THE STRATEGY OF FOCH
 WHEN Foch took command of the Allied armies in April at the moment when things looked all but at their worst, he
determined that the one thing essential was to forestall a decision in favor of the Germans. To attempt to
hold the ground against such German assaults was to sacrifice hundreds of thousands of men. Neither the French
nor the British could afford to pay that price, even assuming that the ground could be held. The fate of
France and of the world depended upon the continued existence of the armies, not upon the holding of a
particular line. The French could win by keeping out of the Germans' way and by not allowing the Germans to
beat them. They must resist enough to slow down the German advance; they must force the Germans to pay the
maximum for what they gained; they must retire in good order and give the foe no chance to open a hole in the
lines. But they should retreat and retreat rather than attempt to hold the territory at the expense of human
life. Even Paris was not worth the risk of defeat. The loss of the Channel ports would hamper operations but
could not result in total defeat. Until the French and British armies should be broken, the Germans could not
BRITISH MIDNIGHT COUNTER-ATTACK DURING GERMAN OFFENSIVE, MARCH 1918.
Moreover, the further and the faster the Germans advanced, the greater became the problem of maintaining their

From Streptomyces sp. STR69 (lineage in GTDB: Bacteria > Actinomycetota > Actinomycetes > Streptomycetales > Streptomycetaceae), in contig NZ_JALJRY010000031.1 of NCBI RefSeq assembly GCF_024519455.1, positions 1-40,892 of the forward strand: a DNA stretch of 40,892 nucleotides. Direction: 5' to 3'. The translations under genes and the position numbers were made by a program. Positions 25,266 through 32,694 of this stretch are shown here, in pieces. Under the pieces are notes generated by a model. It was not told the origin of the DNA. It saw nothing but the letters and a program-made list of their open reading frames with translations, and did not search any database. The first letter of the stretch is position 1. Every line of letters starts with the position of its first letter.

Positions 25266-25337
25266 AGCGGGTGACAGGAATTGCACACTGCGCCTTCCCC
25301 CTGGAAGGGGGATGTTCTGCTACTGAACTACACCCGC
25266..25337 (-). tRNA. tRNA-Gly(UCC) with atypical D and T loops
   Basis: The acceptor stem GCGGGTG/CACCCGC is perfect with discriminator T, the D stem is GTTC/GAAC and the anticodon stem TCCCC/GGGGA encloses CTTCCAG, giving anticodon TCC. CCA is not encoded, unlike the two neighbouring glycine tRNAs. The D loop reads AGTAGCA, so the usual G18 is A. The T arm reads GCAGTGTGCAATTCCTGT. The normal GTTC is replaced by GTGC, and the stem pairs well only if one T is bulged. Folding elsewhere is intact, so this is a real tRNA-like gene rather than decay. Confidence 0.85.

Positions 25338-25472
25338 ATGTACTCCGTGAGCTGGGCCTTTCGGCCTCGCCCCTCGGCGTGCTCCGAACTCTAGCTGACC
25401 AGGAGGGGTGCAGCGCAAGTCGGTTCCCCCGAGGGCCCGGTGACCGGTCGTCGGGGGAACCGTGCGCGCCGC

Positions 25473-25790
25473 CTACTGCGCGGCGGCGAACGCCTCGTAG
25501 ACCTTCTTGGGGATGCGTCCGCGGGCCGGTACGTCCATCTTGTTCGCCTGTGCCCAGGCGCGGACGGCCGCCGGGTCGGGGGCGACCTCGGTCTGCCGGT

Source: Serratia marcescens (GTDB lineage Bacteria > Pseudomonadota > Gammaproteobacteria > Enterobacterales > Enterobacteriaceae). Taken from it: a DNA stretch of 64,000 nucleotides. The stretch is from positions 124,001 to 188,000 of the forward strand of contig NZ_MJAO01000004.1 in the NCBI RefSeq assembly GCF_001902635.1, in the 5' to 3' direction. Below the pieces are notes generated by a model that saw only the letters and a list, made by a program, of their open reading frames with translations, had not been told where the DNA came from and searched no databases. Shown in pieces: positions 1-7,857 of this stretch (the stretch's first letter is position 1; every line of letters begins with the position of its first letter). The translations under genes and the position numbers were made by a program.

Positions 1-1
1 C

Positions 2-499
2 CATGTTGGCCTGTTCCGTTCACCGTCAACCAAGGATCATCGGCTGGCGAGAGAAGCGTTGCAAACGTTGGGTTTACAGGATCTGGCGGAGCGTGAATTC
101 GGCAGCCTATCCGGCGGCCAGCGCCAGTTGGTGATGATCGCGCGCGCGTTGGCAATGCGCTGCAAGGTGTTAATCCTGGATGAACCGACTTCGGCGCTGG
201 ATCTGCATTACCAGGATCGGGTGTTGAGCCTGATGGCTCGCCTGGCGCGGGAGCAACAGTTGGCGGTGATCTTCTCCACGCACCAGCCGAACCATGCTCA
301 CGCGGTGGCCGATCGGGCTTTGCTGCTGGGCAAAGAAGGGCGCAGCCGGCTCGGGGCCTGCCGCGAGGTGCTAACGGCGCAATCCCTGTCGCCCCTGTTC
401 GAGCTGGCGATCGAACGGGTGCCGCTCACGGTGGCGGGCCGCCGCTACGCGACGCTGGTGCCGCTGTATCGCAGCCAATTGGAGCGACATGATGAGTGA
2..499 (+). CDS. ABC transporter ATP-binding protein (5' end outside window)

armies. They were advancing into a region without railroads, chewed up by years of warfare, where
transportation of food and munitions
 would be difficult in the extreme. So long as they did not break the Allied line, the further they advanced
the worse off they would be. Presently they would put themselves in a position from which they would not be
able to extricate themselves except at the risk of defeat. To succeed, the German movement must keep on
succeeding. The moment it stopped it was in danger.
Besides, Foch seems to have felt that the great object at this time was to maintain the Allied armies intact
until the Americans could arrive in force. At all costs, they must not be beaten before that time. This meant
defensive warfare, pursued until it became clear that the Germans could not win. But late in June Foch became
convinced that the Germans had failed. They had shot their bolt; they had used up their reserves; and he